Since pagan times, the images of fire and the hearth have been associated with luck – when a new bride inherited the fire irons, she symbolically inherited a home and a new family.
It’s because of his blackened face and his relationship with hearths and fires that the chimney sweep carries the luck with him where ever he goes, and when you meet him, his luck rubs off onto you. Coal, again connected with fire and hearths, is also believed to be lucky; when given by a sweep the luck is multiplied. Soldiers have carried small lumps of coal into battle to ensure survival, and sailors kept coal in their pockets while at sea.
If a chimney sweep meets a bride and groom at their wedding, it’s a very good omen for their future, especially if he wishes them good luck. Even though sweeps have been giving luck for over 100 years, it is still prestigious for a sweep to turn up at a wedding; so special that pictures of the encounter often make their way into the local press.
Indeed one very famous meeting was reported in a newspaper of the 1950s
… not by mere chance was a sooty chimney-sweeper sauntering in front of Kensington Palace on the wedding morning of Prince Philip and Princess Elizabeth, thereby affording the excited bridegroom an opportunity to dash out from the royal apartments to wring his grubby hand for chimney sweep’s luck.
Good Luck is sure to rub off when the groom shakes hands with a Lucky Chimney Sweep who will have a “Lucky Kiss” for the new bride. With the power vested in him by King George III, he will recite a goodwill message and present a keepsake of good fortune which the happy couple may keep and treasure … This follows a tradition that started about 200 years ago when a London chimney sweeper saved the life of King George III. The sweep had been the only person brave enough to stop the King’s out of control horses and carriage.
By Royal Decree the King proclaimed that all sweeps are good luck bearers and should be treated with respect. The folklore was established and to this day chimney sweepers are still invited to attend weddings and kiss the bride for good luck.
To see a Chimney Sweep on your wedding day is a sign of Good Luck & Fertility for the newly married couple. When a Lucky Chimney Sweep attends the wedding, this 200 year old timeless tradition is said to bring Good Luck to the happy couple.
The Sweep greets the guests and Bride and Groom, the Good Luck custom of the Bride kissing the Sweep and the Groom shaking his hand is performed, then he reads a special message and presents the couple with a Traditional Scroll. A bottle of bubbly is presented to the newlyweds with best wishes for the future.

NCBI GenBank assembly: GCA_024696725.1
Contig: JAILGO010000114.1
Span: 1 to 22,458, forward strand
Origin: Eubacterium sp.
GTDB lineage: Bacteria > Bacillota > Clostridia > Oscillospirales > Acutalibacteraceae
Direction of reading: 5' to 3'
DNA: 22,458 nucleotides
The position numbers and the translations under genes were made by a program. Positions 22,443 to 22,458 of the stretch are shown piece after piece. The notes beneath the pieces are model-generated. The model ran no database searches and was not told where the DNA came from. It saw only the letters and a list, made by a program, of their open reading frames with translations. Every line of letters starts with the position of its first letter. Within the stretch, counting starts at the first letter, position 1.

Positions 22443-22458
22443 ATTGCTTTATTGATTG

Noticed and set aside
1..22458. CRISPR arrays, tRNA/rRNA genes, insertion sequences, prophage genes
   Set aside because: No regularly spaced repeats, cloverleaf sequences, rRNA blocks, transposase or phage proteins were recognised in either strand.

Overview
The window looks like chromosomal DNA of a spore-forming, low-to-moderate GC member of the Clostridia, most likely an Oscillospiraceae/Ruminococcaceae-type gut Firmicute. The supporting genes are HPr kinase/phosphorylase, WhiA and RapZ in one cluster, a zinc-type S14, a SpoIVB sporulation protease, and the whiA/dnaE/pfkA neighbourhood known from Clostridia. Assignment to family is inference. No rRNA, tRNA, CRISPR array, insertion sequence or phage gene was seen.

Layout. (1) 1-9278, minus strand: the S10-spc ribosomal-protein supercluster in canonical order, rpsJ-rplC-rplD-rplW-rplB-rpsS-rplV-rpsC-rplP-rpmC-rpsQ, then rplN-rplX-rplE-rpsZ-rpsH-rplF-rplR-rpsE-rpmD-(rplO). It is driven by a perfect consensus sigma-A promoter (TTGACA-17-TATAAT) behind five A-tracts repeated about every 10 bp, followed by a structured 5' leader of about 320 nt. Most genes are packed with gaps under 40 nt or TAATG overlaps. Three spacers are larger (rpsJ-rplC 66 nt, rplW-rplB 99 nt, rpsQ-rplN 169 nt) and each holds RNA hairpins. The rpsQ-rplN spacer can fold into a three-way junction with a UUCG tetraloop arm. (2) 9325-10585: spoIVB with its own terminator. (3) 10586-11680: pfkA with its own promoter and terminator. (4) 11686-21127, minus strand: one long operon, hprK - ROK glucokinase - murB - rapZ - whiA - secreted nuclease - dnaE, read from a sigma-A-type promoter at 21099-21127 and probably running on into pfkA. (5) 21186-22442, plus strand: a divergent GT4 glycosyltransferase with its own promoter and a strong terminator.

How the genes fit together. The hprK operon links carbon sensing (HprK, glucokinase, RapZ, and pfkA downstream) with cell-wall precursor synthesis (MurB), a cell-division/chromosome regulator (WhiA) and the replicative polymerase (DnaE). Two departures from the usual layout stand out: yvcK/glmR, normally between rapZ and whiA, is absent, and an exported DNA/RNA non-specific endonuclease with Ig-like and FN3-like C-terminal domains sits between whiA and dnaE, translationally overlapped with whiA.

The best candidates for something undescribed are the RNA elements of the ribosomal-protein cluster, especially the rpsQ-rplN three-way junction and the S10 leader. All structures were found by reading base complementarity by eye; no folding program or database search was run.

Then a photo opportunity is available with the Lucky Sweep for guests and the official photographer to capture this traditional custom.Contact us to arrange a Lucky Sweep
Essex Chimney Sweep Articles
Frequently Asked Questions
Why do I need to have my chimney / flue swept?
Chimneys need to allow free passage of dangerous combustion gasses. Regular cleaning will remove soot and creosote, helping prevent dangerous chimney fires. Cleaning will increase the efficiency of some appliances. Bird nests, cobwebs and other blockages will be removed.
How often does my chimney need sweeping?
The sweeping frequencies below are for guidance. Frequency will depend on a number of factors including: Type of fuel, appliance used, duration of use, moisture content of wood fuel, type of chimney. Give us a call and we will be able to advise on sweeping frequency during the appointment.
SMOKELESS FUEL: ~Once a year
BITUMINOUS COAL: ~Quarterly
OIL: Once a year
GAS: Once a year
Does it make mess?
This is a very good question to ask when booking any sweep. The answer should be - very rarely. Guild sweeps are able to draw on the collective knowledge of the whole organisation and have a number of best practice techniques for preventing dust escapes. A rare exception may be when the chimney is blocked with a bird’s nest when it is sometimes difficult to contain all dust.
Why do I need to see the brush out the top of the chimney?
To demonstrate to you that the flue has been swept throughout its length, and that the sweep has done his work properly.
Why do I need to sweep a chimney before it is closed off?
If a chimney is closed off, it can get a bit damp. If there is and soot up there, then this soot can turn to a black acidic slurry that in an old chimney can soak into the internal walls causing severe problems. If bad enough this damp can penetrate through to the room where it will cause unpleasant stains on the walls.
Do I need to have my gas / oil flues swept?
Yes. Although burning these fuels does not normally deposit soot there are numerous other problems which can affect chimney function and sweeping can solve or identify these. In countries such as Germany, where sweeping all chimneys and flues is a legal requirement, the number of carbon monoxide poisonings and chimney fires are a fraction of the UK.